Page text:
Politics

The presidential inauguration of John F. Kennedy

Updated 1802 GMT (0202 HKT) January 19, 2017
Share
01 tbt John F. Kennedy inauguration RESTRICTED01 tbt John F. Kennedy inauguration RESTRICTED
1 of 10
John F. Kennedy, left, walks to his inauguration ceremony alongside his wife, Jackie Kennedy. Kennedy was sworn in as the 35th President of the United States on January 20, 1961. Paul Schutzer/The LIFE Picture Collection/Getty Images
Kennedy, seated third from left, on Inauguration Day. Kennedy was both the first Catholic and one of the youngest people elected to the presidency. In 1960, the Massachusetts senator was 43 years old when he won the presidential election against Republican nominee Vice President Richard Nixon, far right. Paul Schutzer/The LIFE Picture Collection/Getty Images
Kennedy greets Robert Frost, right, after a reading by the poet. Frost recited from memory his poem, "The Gift Outright," marking the first time a poet participated in an inaugural program. According to the Academy of American Poets, Frost had written a new piece for the occasion called "Dedication," which he planned to recite as a preface to "The Gift Outright." But it was a cold and sunny day, and because of the bright sunlight reflecting off the snow-covered grounds, he was unable to see and read his newly composed piece. George Silk/The LIFE Picture Collection/Getty Images
Kennedy delivers his inaugural address. In it, he spoke what would become one of his most quoted remarks: "And so, my fellow Americans: Ask not what your country can do for you, ask what you can do for your country." Bettmann Archive/Getty Images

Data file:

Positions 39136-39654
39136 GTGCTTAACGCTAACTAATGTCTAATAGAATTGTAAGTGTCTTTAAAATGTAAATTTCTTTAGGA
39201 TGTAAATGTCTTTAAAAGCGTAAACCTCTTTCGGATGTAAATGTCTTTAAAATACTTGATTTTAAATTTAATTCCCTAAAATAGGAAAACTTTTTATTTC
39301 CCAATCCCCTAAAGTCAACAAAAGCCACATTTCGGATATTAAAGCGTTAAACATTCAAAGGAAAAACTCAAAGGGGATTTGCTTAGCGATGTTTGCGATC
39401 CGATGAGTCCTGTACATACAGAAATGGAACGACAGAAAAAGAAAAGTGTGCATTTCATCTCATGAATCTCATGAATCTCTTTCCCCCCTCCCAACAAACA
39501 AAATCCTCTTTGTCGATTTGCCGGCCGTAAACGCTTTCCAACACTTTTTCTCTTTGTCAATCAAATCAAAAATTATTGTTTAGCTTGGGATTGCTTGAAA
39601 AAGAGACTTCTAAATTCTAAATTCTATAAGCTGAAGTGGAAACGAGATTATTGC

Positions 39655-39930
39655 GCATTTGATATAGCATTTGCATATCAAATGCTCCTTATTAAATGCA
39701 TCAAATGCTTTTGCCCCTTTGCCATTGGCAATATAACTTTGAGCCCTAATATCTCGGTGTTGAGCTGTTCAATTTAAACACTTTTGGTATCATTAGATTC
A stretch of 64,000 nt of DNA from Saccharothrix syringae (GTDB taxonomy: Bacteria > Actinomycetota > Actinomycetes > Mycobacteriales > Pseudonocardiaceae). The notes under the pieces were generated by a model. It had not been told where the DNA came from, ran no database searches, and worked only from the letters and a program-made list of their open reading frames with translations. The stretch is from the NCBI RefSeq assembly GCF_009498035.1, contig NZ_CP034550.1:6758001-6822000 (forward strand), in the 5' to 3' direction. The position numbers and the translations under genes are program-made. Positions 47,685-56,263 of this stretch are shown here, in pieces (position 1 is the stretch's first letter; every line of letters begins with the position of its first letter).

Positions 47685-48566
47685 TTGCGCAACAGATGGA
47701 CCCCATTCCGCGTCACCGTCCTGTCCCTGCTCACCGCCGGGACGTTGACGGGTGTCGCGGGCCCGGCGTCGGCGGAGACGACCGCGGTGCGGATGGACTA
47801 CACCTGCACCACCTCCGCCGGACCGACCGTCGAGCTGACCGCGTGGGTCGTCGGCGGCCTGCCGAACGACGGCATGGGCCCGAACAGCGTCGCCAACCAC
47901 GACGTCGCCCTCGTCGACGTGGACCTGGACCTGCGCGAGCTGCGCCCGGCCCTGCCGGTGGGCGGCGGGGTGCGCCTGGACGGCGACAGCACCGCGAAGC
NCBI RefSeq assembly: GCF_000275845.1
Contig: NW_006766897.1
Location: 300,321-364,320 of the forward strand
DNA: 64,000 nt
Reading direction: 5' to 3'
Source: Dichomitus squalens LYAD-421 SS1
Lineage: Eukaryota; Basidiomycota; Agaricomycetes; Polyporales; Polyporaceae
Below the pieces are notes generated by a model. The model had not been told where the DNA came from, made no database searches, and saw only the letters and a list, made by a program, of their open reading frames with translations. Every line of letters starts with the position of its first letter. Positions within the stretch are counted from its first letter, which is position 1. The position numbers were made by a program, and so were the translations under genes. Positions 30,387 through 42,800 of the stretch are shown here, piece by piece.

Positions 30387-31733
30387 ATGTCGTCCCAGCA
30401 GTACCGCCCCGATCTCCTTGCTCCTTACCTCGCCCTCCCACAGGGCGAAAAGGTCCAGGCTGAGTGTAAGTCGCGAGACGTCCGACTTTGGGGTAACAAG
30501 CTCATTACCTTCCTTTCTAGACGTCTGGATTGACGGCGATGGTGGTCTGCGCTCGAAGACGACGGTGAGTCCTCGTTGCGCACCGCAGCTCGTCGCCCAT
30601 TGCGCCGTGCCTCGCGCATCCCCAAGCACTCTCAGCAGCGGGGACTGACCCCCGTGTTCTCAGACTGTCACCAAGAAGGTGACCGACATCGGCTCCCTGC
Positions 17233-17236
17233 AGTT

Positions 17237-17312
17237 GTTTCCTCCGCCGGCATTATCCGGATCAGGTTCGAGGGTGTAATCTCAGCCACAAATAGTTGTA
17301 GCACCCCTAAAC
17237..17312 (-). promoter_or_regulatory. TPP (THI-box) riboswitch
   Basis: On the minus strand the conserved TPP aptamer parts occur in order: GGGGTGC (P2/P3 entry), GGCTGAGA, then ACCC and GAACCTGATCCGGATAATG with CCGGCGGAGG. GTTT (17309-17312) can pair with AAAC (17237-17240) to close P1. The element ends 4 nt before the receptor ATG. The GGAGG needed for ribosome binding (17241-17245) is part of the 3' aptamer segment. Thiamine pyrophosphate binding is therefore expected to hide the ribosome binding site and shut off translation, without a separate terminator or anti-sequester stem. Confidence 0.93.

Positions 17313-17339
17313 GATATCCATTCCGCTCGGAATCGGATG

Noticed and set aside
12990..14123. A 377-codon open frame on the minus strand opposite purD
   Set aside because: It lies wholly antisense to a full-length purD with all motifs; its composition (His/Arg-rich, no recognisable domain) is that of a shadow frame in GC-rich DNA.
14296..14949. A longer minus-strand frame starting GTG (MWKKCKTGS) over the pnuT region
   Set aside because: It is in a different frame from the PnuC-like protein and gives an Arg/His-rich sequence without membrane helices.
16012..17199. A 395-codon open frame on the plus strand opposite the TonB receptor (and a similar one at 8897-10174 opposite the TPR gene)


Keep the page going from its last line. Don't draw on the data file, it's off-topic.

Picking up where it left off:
Jackie Kennedy greets her husband in the rotunda of the Capitol moments after he was sworn in as president. The pair married in September 1953, when she was then 24-year-old Jacqueline Bouvier, a writer with the Washington Times-Herald, and he a 36-year-old senator. They had two children who survived: Caroline and John Jr. Henry Burroughs/AP
A view of the inaugural parade. The tradition, according to the Joint Congressional Committee on Inaugural Ceremonies, dates back to George Washington's inauguration in 1789. Early parades mostly consisted of military escorts, but by 1841, when William Henry Harrison was inaugurated, they began to feature floats, citizens groups and bands. Yale Joel/The LIFE Picture Collection/Getty Images
The US 3rd Armored Cavalry Regiment showcases a missile as the parade moves past the presidential viewing stand. Dennis Stock/Magnum Photos
Legendary entertainer Frank Sinatra, center, prepares for the inaugural gala the night before Kennedy's inauguration. Sinatra had campaigned for Kennedy and had worked to organize a star-studded gala for him. Among those who attended were Harry Belafonte, Nat King Cole, Gene Kelly and Bette Davis. Dennis Stock/Magnum Photos
Jackie Kennedy at her husband's inauguration. She became first lady at age 31, and in her role she was deeply committed to promoting the arts and culture. She could speak several languages, including French, Spanish and Italian, and often accompanied her husband on his trips abroad. As a family, the Kennedys are said to have brought a youthful vibrancy, grace and eloquence to the White House. Paul Schutzer/The LIFE Picture Collection/Getty Images
A view from the inaugural gala. Some 34 months after his inauguration, Kennedy was assassinated in Dallas on November 22, 1963. Kennedy is remembered for his creation of the Peace Corps, his leadership during the Cuban missile crisis, his goal to put man on the moon and his dedication to civil rights in America. "A man may die, nations may rise and fall, but an idea lives on," Kennedy once said. Frank Scherschel/The LIFE Picture Collection/Getty Images